Every autistic person thriving today has people in their corner who support, love, and help them unconditionally no matter how their autism manifests. We often have people who enter our lives and make us feel that this is what we were waiting for. I’m not big on fate. But I do believe that the universe sends signs, and for me the universe led me to two people who are now dear friends and confidants: my Public Speaking coaches Keith and Rebecca Scott of TALLsmall Productions.

Keith and Rebecca, source: Facebook

We first met on Shapr, a networking app marketed as the “tinder for business relationships.” I can say with 100% certainty that this friendship has been the greatest gift the app could have given me. I first reached out to Keith–after we both thankfully swiped right–because speech therapy was not working at the time. A few months prior, a stint on Singulair brought out the worst sides of my anxiety. For those of you prone to the worst side effects of medication, please be aware that Singulair now has a blackbox warning to cause psychotic like side effects including but not limited to depression, psychosis and suicidal ideation to name a few. I got all of those and then some, but what hurt the most was my childhood stutter coming back after I’d successfully beaten it.

They say that the definition of insanity is trying the same thing over and over again expecting different results. Speech therapy wasn’t cutting it and I felt defeated. If I had to live with the stutter, I wanted to work with someone to become undeniable, unstoppable, a force. With Keith and Rebecca, I found the people who could help me reach those heights. With them, I learned that my autism (merely suspected at the time, and not diagnosed for another two years) was my strength. It was a secret weapon I could carry with me throughout my life.

Here’s how Keith and Rebecca helped me thrive.

Use of Filler Words

They trained me to use less filler words. I found that I often used filler words as a crutch out of fear of stuttering. With them, I learned to use these words less. Most people are not like your childhood bullies, even customers calling customer service when they’d rather be doing literally anything else. Most people understand and will be patient, and my use of filler words helped no one. Over time, I learned to use these words less, and as my communication improved I noticed a direct correlation with my accuracy.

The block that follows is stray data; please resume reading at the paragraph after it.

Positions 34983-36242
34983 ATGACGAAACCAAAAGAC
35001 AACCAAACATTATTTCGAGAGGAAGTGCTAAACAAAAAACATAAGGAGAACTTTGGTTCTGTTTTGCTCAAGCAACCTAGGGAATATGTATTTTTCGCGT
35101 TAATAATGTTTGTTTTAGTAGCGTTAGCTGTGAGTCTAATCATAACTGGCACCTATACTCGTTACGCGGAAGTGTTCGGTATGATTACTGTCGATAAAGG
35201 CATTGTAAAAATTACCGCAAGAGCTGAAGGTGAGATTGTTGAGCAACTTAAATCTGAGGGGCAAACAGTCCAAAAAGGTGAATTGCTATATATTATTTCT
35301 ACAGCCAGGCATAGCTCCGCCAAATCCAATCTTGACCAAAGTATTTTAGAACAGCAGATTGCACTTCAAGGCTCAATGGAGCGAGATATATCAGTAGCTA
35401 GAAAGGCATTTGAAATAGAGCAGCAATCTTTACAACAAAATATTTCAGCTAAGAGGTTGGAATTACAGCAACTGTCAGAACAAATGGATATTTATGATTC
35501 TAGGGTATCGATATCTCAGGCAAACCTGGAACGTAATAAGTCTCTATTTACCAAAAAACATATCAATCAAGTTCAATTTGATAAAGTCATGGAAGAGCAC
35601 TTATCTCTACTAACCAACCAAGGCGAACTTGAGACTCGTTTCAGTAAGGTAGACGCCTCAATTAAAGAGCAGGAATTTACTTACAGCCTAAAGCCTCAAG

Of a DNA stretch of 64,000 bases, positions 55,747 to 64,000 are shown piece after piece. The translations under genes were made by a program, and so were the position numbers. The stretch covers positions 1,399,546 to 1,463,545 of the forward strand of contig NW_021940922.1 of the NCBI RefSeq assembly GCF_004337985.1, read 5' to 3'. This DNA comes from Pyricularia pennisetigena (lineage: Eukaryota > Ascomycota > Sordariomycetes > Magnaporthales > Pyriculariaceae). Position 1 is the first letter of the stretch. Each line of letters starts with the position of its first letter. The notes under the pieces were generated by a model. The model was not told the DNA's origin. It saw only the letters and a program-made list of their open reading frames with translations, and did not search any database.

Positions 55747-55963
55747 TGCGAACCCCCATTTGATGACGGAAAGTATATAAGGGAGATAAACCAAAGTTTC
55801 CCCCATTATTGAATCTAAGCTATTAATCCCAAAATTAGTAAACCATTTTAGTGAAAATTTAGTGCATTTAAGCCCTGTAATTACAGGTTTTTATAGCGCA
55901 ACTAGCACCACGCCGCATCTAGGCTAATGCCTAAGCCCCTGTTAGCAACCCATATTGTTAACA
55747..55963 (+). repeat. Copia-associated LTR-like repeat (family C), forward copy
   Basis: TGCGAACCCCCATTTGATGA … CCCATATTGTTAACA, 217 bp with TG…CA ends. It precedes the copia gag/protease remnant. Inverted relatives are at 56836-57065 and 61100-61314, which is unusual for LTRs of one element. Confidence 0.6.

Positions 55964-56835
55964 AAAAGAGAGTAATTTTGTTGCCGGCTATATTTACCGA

Overall Confidence

As I worked with Keith and Rebecca, they pointed out that my authenticity and vulnerability were my strengths. To them, this is what made me stand out as I began my journey with Custom Ink. I allowed myself to be vulnerable and acknowledged all of my flaws from the start. I refused to let my stutter be the elephant in the room with call coaching, and worked with my managers to improve. When I met with Keith and Rebecca, we role-played customer interactions. When I started seeing speech therapy students through University of Loyola’s Grad School Clinic, we did the same. Gradually, I got more and more confident.

If Keith and Rebecca taught me anything, it’s that I need to set higher goals.

When I first started on the phones I set a modest goal for myself to do $500K in sales. I hit $500K by Halloween, and by December 31st I’d done a total of $916K in sales, nearly doubling the modest (but still impressive) goal I’d set for myself 12 months ago.

Within two years of seeing Keith and Rebecca, I went from being a part-time store rep to seasonal full-time, and then full-time with benefits. Finally, earlier this year, I joined Custom Ink’s Key Account Team. I’ve wanted to be on the Key Accounts Team ever since I started working here. I made a pact with fiance that if I ever joined the Key Accounts team, he had to get me a cat so that I could have “KAT” coworkers at home. I love cats, and it ended up being the purrfect motivator for me.

Life begins outside of your comfort zone.

Keith and Rebecca live outside of their comfort zone, and for me to thrive, I needed to do the same. This is why I am pursuing leadership opportunities at work, it’s why I’m speaking truth to power about my experiences on the autism spectrum and it’s why I am carving a path for neurodiverse people at my work. I truly love who I am becoming as I go further on this journey. Right now, I can say with 100% certainty that I am my best friend. Getting to this realization has not been without its challenges, and I owe a debt of gratitude to the friends who helped me along the way.

Thank you Keith and Rebecca!

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